WYCKOFF CO./EAGLE HARBOR
BAINBRIDGE ISLAND, WA
On this page:
- What Is Being Done to Clean Up the Site?
- What Is the Current Site Status?
- EPA’s Involvement at the Site
- Operable Units (opens new page)
- Cleanup Progress (opens new page)
EPA Completes Repair of Sediment Cap in Eagle Harbor
Workers have repaired a portion of the sediment cap on the bottom of Eagle Harbor. The repair included a new sand layer, with a rock layer on top to prevent erosion. Part of the protective cap had eroded, exposing contaminated sediments that could be toxic to marine life. Construction wrapped up in late February. Please see the fact sheet for more information (PDF) (1 pp 224 KB).
Integrating Community Priorities and Cleanup Plans
A December 2016 White Paper reflects on the Site’s history, and describes community efforts to preserve Pritchard Park and land for the Bainbridge Island Japanese American Exclusion Memorial:
The Wyckoff Eagle Harbor Superfund Site (Site) is on the east side of Bainbridge Island in Central Puget Sound, Washington. EPA added Eagle Harbor to the Superfund site list in 1987, when environmental investigations revealed extensive contamination in soils, groundwater, and in the sediment on the bottom of Eagle Harbor. EPA divided the site into cleanup areas:
- Eagle Harbor sediment – About 100 acres of sediment on the bottom of Eagle Harbor became contaminated with creosote and other wood preserving chemicals released from the former Wyckoff wood treating facility. Also called the East Harbor Operable Unit (OU1).
- Wyckoff wood treating facility soil and groundwater – located on the south side of Eagle Harbor, this area includes soil and groundwater that became contaminated during decades of wood treating operations. Also called the Soil and Groundwater Operable Units (OU2 and OU4).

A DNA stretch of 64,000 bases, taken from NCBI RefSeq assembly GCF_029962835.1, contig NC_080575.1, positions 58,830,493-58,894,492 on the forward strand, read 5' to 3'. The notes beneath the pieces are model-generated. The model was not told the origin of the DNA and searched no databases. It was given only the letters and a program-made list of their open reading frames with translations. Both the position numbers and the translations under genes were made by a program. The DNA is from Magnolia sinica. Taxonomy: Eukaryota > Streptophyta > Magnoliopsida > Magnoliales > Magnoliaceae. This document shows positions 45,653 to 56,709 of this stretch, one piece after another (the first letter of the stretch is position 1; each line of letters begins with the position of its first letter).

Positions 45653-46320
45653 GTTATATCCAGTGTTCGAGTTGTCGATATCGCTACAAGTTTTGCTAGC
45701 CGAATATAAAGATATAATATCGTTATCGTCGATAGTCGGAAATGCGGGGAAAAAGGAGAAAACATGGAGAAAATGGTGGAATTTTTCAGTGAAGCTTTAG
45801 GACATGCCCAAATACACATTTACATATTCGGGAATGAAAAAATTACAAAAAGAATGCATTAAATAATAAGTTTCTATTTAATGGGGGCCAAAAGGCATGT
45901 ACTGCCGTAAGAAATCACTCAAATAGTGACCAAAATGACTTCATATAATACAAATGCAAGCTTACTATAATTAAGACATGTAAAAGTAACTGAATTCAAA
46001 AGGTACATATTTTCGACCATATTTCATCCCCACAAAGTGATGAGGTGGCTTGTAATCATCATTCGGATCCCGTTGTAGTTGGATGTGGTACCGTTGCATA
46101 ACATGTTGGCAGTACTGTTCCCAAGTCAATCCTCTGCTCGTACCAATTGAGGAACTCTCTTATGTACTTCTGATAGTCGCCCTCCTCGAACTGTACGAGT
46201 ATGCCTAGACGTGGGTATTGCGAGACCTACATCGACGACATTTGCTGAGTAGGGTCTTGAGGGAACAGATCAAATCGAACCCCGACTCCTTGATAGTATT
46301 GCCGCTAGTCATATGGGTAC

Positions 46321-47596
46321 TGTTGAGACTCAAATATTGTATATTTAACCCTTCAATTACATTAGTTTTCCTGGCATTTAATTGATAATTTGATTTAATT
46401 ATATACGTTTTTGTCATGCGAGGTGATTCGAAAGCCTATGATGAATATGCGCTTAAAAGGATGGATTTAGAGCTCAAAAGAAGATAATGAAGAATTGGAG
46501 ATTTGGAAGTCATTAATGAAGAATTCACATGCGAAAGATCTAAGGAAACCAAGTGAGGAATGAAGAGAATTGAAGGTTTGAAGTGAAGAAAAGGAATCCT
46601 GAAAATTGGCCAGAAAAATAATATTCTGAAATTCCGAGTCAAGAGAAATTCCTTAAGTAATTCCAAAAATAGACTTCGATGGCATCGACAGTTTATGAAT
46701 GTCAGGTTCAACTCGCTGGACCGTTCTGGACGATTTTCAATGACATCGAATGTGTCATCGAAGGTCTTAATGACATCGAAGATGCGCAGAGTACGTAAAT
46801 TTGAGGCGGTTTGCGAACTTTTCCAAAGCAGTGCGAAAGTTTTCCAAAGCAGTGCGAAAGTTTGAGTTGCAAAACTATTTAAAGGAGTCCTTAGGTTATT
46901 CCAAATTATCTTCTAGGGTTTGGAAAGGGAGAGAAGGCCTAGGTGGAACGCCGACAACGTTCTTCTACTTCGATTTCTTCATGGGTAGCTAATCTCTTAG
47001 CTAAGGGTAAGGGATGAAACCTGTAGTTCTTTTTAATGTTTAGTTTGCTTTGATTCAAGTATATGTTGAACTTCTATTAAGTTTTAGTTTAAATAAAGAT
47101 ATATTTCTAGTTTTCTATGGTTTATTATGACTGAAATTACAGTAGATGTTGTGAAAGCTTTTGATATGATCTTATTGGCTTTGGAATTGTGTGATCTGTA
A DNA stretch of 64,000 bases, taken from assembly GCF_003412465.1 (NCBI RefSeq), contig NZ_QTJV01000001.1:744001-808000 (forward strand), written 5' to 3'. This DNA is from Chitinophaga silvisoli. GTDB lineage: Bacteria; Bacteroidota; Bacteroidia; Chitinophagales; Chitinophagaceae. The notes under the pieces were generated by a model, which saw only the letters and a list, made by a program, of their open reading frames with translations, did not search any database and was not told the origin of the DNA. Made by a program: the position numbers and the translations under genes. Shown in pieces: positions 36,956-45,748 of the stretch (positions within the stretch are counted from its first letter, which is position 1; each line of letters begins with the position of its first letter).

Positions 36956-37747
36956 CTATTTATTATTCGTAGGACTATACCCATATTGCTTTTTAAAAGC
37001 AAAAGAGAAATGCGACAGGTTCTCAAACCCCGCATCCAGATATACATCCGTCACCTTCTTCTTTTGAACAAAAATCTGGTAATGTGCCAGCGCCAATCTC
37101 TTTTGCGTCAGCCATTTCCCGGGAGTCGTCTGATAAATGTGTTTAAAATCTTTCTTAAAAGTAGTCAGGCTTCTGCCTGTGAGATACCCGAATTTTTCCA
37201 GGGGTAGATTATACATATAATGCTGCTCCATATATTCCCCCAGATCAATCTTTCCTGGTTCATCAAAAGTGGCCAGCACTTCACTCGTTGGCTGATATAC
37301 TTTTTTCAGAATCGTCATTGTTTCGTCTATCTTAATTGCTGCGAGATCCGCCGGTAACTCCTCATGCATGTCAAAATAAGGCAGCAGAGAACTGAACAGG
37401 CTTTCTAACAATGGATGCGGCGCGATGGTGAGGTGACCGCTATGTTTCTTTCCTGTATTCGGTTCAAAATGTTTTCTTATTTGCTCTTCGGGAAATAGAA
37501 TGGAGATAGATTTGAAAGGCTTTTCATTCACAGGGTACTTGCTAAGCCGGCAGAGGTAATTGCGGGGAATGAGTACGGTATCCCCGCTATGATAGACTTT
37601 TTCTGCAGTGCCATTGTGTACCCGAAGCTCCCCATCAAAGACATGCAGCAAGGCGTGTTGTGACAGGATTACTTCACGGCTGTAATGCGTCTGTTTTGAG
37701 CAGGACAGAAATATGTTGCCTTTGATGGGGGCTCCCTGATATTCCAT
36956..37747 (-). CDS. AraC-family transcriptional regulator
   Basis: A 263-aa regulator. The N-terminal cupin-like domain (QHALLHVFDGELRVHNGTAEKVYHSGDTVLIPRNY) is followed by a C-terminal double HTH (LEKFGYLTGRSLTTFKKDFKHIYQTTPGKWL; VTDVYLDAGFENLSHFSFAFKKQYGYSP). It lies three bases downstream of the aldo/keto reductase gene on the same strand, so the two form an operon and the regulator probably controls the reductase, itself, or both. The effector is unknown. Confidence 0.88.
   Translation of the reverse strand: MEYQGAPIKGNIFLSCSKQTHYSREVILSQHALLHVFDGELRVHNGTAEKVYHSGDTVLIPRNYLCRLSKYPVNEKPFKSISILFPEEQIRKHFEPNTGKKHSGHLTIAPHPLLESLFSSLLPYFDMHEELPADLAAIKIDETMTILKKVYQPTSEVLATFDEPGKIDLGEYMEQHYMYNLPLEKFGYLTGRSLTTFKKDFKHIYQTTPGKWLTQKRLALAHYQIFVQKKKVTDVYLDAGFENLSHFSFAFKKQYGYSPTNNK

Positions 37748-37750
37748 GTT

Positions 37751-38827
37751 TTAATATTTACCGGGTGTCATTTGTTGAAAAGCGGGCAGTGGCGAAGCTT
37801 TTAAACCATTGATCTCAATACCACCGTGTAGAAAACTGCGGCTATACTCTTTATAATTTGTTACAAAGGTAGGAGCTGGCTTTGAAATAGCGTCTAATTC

- West Harbor soil and sediment – the site of a former shipyard, this area became contaminated with mercury and other metals. Also called the West Harbor Operable Unit (OU-3).
Extensive cleanup actions have been completed in all three areas. The remedy in West Harbor is functioning as designed. No further work is needed at this time.
Additional cleanup actions are needed in the soil and groundwater at the former Wyckoff wood treating facility, and in the adjacent beach sediments. EPA released its Proposed Plan, which describes the agency’s preferred cleanup alternatives, in April 2016. The public comment period on the Proposed Plan closed June 30, 2016. After we carefully consider all of the public comments received, the EPA will issue a cleanup plan in late 2017
What Is Being Done to Clean Up the Site?
In addition to ongoing maintenance and operations activities, EPA is planning additional construction activities:
- Eagle Harbor Sediment. A 9-acre section of the original cap (installed in 1993 and 1994) had eroded, and was replaced in early 2017.
- Eagle Harbor Sediment. In spring 2016, EPA proposed additional cleanup actions to address contamination remaining in the beaches adjacent to the former Wyckoff wood treating facility. EPA's preferred remedy includes excavation and capping. EPA’s proposed cleanup plan was released for public comment April - June 2016. EPA is now considering public comments, and will issue a final cleanup decision in late 2017.